Reform after 34 years.

Reform after 34 years.

Modi’s education policy for a New India; 4-yr degree, no MPhil, more options

NEP approved on Wed by Union Cabinet; India was in dire need of new policy: Shah

Agency Report | New Delhi | 30 July, 2020 | 11:00 PM

Union Cabinet approves the National Education Policy 2020. This is the first education policy of the 21st century and replaces the 34-year-old National Policy on Education (NPE), 1986. The new policy aims for universalisation of education from pre-school to secondary level with 100 per cent Gross Enrolment Ratio (GER) in school education by 2030 and aims to raise GER in higher education to 50 per cent by 2025. NEP 2020 will bring two crore out of school children back into the main stream. The 10+2 structure of school curricula will be replaced by a 5+3+3+4 curricular structure corresponding to ages 3-8, 8-11, 11-14, and 14-18 years respectively. It will include 12 years of schooling and three years of Anganwadi and pre-schooling.

The choice between 3 or 4-year undergraduate courses, multiple entry and exit options in degree courses, adding 3.5 crore seats in higher education institutions which will now have a single regulator, discontinuation of MPhil programmes and fixation of fees are among the higher education reforms outlined in the new National Education Policy (NEP).

The NEP was approved on Wednesday by the Union Cabinet. Elaborating on the reforms, HRD Secretary Amit Khare said at a press briefing the policy aims to increase the Gross Enrollment Ratio in higher education including vocational education from 26.3 per cent (2018) to 50 per cent by 2035 and 3.5 crore new seats will be added to Higher Education Institutions (HEIs).

The undergraduate degree will be of either three or four-year duration with multiple exit options within this period, with appropriate certifications — a certificate after completing one year in a discipline or field including vocational and professional areas, a diploma after two years of study, or a Bachelor’s degree after a three-year programme.

“The 4-year multidisciplinary bachelor’s programme shall be the preferred option since it allows the opportunity to experience the full range of holistic and multidisciplinary education in addition to a focus on the chosen major and minors as per the choices of the student,” Khare said.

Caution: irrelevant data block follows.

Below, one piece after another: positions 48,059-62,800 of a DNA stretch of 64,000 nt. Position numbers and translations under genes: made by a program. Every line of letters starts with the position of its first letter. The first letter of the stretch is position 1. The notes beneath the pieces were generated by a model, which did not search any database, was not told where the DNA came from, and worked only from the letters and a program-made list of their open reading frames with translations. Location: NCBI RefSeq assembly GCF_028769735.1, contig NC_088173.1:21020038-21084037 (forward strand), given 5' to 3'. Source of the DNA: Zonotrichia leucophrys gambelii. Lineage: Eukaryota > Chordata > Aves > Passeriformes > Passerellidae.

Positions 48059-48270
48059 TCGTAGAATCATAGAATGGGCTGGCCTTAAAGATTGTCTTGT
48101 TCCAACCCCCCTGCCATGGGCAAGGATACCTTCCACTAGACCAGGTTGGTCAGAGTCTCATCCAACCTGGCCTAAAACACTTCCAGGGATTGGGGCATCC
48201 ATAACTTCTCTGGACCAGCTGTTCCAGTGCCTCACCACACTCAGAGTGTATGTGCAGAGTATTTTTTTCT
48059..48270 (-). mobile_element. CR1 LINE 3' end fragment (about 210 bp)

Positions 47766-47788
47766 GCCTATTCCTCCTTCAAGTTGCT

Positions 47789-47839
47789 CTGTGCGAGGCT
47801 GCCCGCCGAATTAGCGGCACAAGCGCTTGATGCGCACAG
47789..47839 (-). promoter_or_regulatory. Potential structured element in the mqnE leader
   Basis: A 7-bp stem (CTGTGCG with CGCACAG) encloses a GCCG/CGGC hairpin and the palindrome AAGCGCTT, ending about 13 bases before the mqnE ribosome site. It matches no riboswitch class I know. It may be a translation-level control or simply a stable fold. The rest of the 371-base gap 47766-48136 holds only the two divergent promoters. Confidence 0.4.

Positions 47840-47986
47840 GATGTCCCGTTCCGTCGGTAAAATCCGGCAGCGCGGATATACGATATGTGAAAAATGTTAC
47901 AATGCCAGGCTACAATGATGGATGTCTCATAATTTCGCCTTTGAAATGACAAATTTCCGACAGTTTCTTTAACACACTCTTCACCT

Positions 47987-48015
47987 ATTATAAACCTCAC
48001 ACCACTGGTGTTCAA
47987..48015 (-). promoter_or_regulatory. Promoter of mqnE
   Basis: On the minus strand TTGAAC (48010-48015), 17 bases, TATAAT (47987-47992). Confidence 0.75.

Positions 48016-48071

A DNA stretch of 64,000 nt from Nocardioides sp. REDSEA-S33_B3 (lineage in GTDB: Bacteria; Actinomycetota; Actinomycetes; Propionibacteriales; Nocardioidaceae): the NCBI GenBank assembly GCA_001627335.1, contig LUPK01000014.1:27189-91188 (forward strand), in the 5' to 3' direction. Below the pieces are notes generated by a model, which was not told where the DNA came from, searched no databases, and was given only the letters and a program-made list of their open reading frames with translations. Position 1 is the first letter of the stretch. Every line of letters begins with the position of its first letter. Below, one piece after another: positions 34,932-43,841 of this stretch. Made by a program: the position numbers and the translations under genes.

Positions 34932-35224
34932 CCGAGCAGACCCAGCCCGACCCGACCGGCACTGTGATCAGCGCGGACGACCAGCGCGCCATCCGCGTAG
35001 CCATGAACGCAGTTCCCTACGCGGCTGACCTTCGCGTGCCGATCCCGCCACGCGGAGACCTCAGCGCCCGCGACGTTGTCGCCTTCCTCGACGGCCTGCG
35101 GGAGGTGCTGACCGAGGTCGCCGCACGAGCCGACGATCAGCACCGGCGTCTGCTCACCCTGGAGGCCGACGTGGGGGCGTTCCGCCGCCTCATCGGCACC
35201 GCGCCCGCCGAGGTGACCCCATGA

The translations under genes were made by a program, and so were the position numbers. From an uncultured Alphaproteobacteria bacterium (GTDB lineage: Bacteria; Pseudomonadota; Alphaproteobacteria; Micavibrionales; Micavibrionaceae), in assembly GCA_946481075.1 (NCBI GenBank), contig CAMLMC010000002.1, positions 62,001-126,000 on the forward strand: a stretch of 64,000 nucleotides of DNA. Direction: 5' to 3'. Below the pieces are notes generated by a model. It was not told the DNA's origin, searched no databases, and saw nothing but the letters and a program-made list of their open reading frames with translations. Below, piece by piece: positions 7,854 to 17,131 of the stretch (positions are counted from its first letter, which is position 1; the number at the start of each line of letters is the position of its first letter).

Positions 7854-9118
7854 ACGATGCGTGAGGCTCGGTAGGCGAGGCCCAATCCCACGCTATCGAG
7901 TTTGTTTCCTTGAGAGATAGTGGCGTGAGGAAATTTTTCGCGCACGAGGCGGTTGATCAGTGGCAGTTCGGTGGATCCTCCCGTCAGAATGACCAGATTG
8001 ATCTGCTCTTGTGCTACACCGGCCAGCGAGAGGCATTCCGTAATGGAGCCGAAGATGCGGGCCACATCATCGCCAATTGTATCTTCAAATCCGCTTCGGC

As per the new policy, the system of affiliation will be phased out over 15 years and a stage-wise mechanism for granting graded autonomy to colleges, through a transparent system of graded accreditation, will be established. Over a period of time, it is envisaged that every college would develop into either an autonomous degree-granting college or a constituent college of a university.

The policy has called for a single higher education regulator called the Higher Education Commission of India (HECI). However, medical and legal colleges will be kept out of its purview.

Among the key reforms in the policy is a common entrance exam for admissions to universities and colleges to be conducted by the National Testing Agency (NTA), discontinuation of MPhil programmes, common norms to be in place for private and public higher education institutions and fee fixation under a broad regulatory framework.

To ensure the preservation, growth, and vibrancy of all Indian languages, NEP has recommended setting an Indian Institute of Translation and Interpretation (IITI), National Institute (or Institutes) for Pali, Persian and Prakrit, strengthening of Sanskrit and all language departments in HEIs, and use of mother tongue or local language as a medium of instruction in more HEI programmes.

“An Academic Bank of Credit is to be established for digitally storing academic credits earned from different HEIs so that these can be transferred and counted towards final degree earned. Multidisciplinary Education and Research Universities (MERUs), at par with IITs, IIMs, will be set up as models of best multidisciplinary education of global standards in the country.
“The National Research Foundation will be created as an apex body for fostering a strong research culture and building research capacity across higher education. Internationalization of education will be facilitated through both institutional collaborations, and student and faculty mobility and allowing entry of top world-ranked Universities to open campuses in our country,” Khare said.

Welcoming ‘National Education Policy 2020′, Union Home Minister Amit Shah said that India was in dire need of such a futuristic policy for the last 34 years, bringing in much needed historic reforms in both school and higher education.

His remark came after the Union Cabinet, chaired by Prime Minister Narendra Modi, on Wednesday approved the new National Education Policy which is expected to set the roadmap for the sector. The policy comes after almost three decades.

“Education is the foundation of any nation and for the last 34 years, India was in dire need of such a futuristic policy,” Shah tweeted.